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Survivor 1%
Author: BobR    Date: 2013-09-16 11:26:01

At the risk of sounding like a broken record (for you youngsters - that's what came before CDs MP3s), the Republicans are once again pretending to be legislators while the country staggers along. Syria and the should-we-or-shouldn't-we debate over bombing to prevent/punish Syria from/for using chemical weapons has once again distracted the public from the very real problems we face.

The Republican-led House has voted to repeal Obamacare too many times to list (I hesitate to provide a number because it could happen again before this is posted, but at least 42). We've have also lurched from budget vote to budget vote, generally pushing through some flawed legislation at literally the 11th hour before the government grinds to a halt. Right now, those drop dead dates are about October 1st when the country runs out of money, and October 15th when the country hits the debt ceiling.

President Obama has criticized the Republicans for this before, stating that midnight votes when there is no more time left is no way to run the country. Naturally, he is irritated again:
US President Barack Obama hit out at conservative Republicans, warning he would not negotiate on raising the debt ceiling in a showdown that threatens to throw the government into default.

Obama said in an interview broadcast Sunday that he was willing to talk to Republicans on the separate task of agreeing on a budget, but would not allow conditions to be attached to increasing the government's borrowing limit.

If no deals are reached in bitterly divided Washington, the US government could be shut down by the beginning of October and the United States could begin defaulting on its debts by the middle of next month.

The sequestor has hit the economy hard, which while lowering expenditures also guarantees less tax revenue for the government, thus creating a downward spiral. President Obama has tried to reverse this, but of course the Republicans kowtow to their well-heeled overlords, and impede him every step of the way:
The president has powers to fight income inequality, President Obama argued in an interview broadcast Sunday, adding that Republicans in Congress have hobbled his efforts to do it.

Appearing on ABC's "This Week" program, Obama acknowledged that the wealthiest Americans have benefited disproportionately from the economic recovery of recent years. But he was quick to add that much of that trend is due to globalization, technology and, not least, the GOP's opposition to his economic agenda – all factors he suggested are beyond his control.

"I think the president can stop it," Obama said, when asked about the growing income gap. "The problem is that there continues to be a major debate here in Washington, and that is, how do we respond to these underlying trends?"

Obama promoted his efforts to increase funding for education, infrastructure and research and development programs, and he trumpeted his push to reform the tax code to discourage outsourcing.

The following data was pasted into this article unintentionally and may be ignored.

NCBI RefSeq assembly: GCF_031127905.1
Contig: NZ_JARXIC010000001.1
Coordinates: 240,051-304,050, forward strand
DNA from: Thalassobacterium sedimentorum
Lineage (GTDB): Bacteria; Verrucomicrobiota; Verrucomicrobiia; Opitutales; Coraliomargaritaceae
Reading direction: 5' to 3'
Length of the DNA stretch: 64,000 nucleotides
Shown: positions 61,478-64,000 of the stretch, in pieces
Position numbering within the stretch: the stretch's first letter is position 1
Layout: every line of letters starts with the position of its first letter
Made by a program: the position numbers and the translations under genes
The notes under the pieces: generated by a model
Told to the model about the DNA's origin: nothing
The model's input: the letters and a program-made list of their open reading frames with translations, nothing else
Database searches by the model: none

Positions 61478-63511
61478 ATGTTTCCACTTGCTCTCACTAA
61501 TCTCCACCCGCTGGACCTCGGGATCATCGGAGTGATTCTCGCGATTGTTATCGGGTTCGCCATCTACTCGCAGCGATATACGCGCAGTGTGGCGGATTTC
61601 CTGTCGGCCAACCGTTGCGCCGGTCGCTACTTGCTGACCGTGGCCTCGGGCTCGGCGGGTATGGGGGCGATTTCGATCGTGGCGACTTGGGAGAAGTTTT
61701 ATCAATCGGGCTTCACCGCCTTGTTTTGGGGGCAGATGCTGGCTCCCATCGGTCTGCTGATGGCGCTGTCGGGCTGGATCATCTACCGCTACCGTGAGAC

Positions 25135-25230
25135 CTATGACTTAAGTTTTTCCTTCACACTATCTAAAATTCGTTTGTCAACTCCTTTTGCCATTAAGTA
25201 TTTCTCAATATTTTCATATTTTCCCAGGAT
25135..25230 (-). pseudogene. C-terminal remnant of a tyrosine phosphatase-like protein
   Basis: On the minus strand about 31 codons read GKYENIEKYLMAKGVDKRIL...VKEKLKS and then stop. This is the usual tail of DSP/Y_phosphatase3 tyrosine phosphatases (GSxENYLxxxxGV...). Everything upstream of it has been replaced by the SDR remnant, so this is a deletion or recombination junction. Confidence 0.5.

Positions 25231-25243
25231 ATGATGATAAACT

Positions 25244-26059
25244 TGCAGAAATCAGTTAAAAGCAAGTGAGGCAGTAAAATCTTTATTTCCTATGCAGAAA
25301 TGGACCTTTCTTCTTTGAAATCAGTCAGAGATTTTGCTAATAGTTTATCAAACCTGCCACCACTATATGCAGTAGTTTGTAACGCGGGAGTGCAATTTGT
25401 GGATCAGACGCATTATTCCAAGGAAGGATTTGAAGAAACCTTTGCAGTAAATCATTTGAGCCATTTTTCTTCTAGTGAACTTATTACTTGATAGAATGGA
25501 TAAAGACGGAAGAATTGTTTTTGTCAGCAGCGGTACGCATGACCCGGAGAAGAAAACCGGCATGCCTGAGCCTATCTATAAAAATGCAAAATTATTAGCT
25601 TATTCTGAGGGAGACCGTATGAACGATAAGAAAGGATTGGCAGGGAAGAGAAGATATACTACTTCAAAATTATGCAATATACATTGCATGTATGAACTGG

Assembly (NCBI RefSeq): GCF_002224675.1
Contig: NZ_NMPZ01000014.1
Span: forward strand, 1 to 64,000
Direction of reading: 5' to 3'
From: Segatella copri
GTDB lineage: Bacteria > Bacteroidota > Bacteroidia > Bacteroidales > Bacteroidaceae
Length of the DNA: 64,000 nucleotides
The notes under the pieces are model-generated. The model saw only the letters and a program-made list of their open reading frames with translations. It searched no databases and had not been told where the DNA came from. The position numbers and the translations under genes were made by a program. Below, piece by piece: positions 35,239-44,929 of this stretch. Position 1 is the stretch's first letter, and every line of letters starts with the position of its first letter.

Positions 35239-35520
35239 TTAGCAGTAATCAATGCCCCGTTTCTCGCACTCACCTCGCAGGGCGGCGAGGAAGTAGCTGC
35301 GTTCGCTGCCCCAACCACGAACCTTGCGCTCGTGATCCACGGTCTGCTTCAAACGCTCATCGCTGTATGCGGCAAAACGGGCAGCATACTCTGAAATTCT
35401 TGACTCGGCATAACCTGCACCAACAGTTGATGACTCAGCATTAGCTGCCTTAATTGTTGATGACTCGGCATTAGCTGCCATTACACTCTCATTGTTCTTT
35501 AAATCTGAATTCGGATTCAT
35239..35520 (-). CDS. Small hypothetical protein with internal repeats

"It doesn’t solve the problem entirely, but it pushes against these trends," Obama said. "And the problem that we’ve got right now is you’ve got a portion of Congress whose policies … just want to, you know, leave things alone, they actually want to accelerate these trends."

I linked to a story about the widening income gap in my Thursday blog. The effects are felt all across the country, in cities like New York and even outside our borders. The rich get richer, the poor get poorer, and the politicians distract the masses with their nonsense, while they continue to live off of the taxpayers' dollars.

Raine and I discussed a version of the TV show "Survivor", only call it "Survivor 1%", where rich people are dumped into a ghetto and forced to live on food stamps, welfare, and whatever they can earn doing menial labor. I am not familiar enough with the format of the show enough to flesh it out more than that, but it certainly seem like it would be enlightening television. Documentarian Morgan Sperlock ("Supersize Me") tried it for 30 days on his TV show "30 Days", and found it extremely difficult.

Some people have tried this as an experiment. The latest is Panera Bread founder and CEO Ron Shaich, who tried to live on the equivalent of food stamps for a week. He found it to be much harder than he ever imagined. There is also an effort among members of Congress to do the same thing; it's called the "SNAP Challenge". If you click through to the link, you'll see that all 26 congresspeople are Democrats.

What does this tell you? Republicans bitch and moan about money spent by the government on "freeloaders" who are barely eking out an existence, while they get nothing accomplished and work less than half the year, knowing they will collect cushy pensions the rest of their lives. It would be merely aggravating if there weren't so many people actually suffering.

Maybe we should revise that "Survivor 1%" idea - make one team the rich and the other team Republican politicians. I imagine that would get very ugly very quickly.

115 comments (Latest Comment: 09/17/2013 02:53:11 by Raine)
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